The Clovis Depot Model Train Museum, located in Clovis, New Mexico is located in the former Santa Fe depot there, a beautiful two-story structure. Along with presenting the history of Clovis’ railroading past (and present, with the BNSF Railway which runs directly in front of the depot) and that of the Santa Fe, the museum also features several operating layouts that are certainly something to see, especially for the youngsters! The museum also has a gift shop located right in the depot so be sure and stop by while you are there. While the museum may not be one of the largest in the country by any stretch it is still a very nice facility worth the time to visit if you have a chance to do. Perhaps the museum's best feature is simply its location where the BNSF Railway's very busy main line sits right outside the front door.
During the heyday of the Clovis depot the Atchison, Topeka & Santa Fe Railway used the building as its main division offices and a major yard and maintenance/engine facilities were once located there on what was then known as the railroad's Clovis Subdivision. Additionally, Clovis was junction point along the main line where the Santa operated a long branch serving southern New Mexico (such as Roswell, Carlsbad, and Hagerman) and reaching Pecos, Texas where it established an interchange with the Texas & Pacific Railway (the Missouri Pacific). Finally, one of the famed Harvey House restaurants was located in the town of Clovis further adding to the area's once prominence. The Clovis Depot Model Train Museum was fortunate enough to see the building restored to its 1950s appearance and even has documents on hand of the building during its heyday. Along with the layouts featured the museum also showcases historic railroad pieces and memorabilia and in the spring of 1996 the museum was listed on the National Register of Historic Places further securing its future.
Altogether the museum has four operating layouts; one layout features railroading in Great Britian between 1930 to 1970; a second layout features the role railroads played in developing Australia and is presented in HO scale; a third layout, done in HO scale features the history of railroading in Clovis itself during the 1950s; finally a fourth layout is presented in N scale and depicts the Santa Fe operating in the Midwest. While the museum's layouts have obviously become its main attraction there are also other things to see within the building. These include several displays of railroad artifacts and the museum tries to give visitors an idea as to what it was like to work as a station agent and telegraph operator in the building.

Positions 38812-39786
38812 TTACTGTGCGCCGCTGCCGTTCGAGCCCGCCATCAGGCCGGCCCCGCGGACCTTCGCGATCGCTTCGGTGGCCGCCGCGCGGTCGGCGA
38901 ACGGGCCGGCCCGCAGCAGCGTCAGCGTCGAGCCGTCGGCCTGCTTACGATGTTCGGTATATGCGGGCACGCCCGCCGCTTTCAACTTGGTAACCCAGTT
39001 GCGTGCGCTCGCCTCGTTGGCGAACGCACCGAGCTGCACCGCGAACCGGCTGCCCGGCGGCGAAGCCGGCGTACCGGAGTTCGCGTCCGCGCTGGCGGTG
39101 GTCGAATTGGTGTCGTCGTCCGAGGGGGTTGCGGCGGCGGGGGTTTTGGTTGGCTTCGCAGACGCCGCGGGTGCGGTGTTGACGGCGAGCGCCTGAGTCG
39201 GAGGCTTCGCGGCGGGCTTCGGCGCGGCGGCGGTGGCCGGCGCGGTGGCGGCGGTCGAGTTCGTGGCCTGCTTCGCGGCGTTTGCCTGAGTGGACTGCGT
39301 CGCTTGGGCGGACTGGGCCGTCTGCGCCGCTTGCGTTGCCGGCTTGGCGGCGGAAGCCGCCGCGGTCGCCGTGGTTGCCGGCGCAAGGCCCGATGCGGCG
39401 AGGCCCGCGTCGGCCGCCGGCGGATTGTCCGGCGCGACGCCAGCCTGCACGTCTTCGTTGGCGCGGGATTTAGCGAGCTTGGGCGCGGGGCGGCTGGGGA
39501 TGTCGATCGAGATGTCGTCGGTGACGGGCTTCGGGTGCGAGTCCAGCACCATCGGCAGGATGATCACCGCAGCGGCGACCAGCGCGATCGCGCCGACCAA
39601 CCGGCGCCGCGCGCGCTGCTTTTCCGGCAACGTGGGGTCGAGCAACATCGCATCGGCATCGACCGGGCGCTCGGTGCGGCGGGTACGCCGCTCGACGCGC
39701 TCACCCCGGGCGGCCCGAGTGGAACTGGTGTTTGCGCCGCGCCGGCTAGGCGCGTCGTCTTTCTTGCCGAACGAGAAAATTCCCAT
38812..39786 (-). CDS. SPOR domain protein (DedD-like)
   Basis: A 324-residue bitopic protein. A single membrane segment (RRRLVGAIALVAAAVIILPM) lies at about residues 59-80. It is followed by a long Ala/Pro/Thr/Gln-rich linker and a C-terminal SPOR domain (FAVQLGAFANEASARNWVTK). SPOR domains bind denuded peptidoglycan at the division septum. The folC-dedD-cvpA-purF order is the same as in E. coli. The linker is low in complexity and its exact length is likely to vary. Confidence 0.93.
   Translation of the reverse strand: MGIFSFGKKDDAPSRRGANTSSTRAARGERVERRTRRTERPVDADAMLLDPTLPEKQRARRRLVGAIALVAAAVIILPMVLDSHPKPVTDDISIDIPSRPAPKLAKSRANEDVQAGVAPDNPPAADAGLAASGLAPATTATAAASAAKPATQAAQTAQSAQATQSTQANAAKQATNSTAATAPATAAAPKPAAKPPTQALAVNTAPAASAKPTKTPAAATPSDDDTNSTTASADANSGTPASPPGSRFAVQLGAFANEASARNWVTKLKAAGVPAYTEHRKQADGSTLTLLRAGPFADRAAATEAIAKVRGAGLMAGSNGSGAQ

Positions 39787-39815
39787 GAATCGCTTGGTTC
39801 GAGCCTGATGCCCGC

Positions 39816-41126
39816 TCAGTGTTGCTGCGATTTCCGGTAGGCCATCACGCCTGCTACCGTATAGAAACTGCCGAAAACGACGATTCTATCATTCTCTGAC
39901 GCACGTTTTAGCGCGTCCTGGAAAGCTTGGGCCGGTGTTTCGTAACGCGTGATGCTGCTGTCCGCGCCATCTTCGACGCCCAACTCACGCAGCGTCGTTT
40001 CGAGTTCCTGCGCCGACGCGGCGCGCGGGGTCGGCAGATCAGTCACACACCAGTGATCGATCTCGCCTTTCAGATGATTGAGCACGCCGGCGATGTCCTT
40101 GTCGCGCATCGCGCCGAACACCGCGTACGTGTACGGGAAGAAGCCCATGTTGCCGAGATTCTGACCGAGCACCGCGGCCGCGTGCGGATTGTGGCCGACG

Additionally, the displays on hand also try to tell the story of what railroading on the Santa Fe and in the West was like during the days before mechanized technology and computers have made manual labor a less noticeable aspect of the industry today. Along with the exhibits inside the depot you can also watch BNSF freight trains pass by along the platform outside and with the museum being located along the Class I's extremely busy Chicago to Los Angeles main line this means that upwards of 100 trains pass through the town every day! So, if you are interested in the real thing you may want to visit the Clovis Depot Model Train Museum just for this reason.
In any event, if you plan to visit the Clovis area sometime you may want to visit the Clovis Depot Model Train Museum during your stay, they are open Wednesdays through Sundays, between 12 and 5 pm throughout most of the year. They do ask, however, that you call in advance if you plan to visit in either February or September. Along with everything there to see they also offer guided tours and an on-site gift shop. For more information about the Clovis Depot Model Train Museum and planning a visit please click here to visit their website.
For more reading about one of New Mexico's most famous railroads, the Santa Fe, you might want to consider the book Santa Fe Railway from Steve Glischinski, which will give you a general overview and history of the Santa Fe (filled with many, excellent, historical and colorful photographs) at which point you can decide if you are interested in further books of study on the railroad. Even if you are a historian of the ATSF and have not seen this book I'm sure you will enjoy it! Also, for more information and reading about excursion trains and railroad museums you might want to consider picking up Tourist Trains Guidebook from the editors of Kalmbach Publishing's Trains magazine. The book lists and reviews over 400 excursions and museums found throughout the country and is an excellent resource, which has received superb reviews by readers, if you're looking for one to visit. In any event, if you're interested in perhaps purchasing either (or both) of these books please visit the links below which will take you to ordering information through Amazon.com, the trusted online shopping network.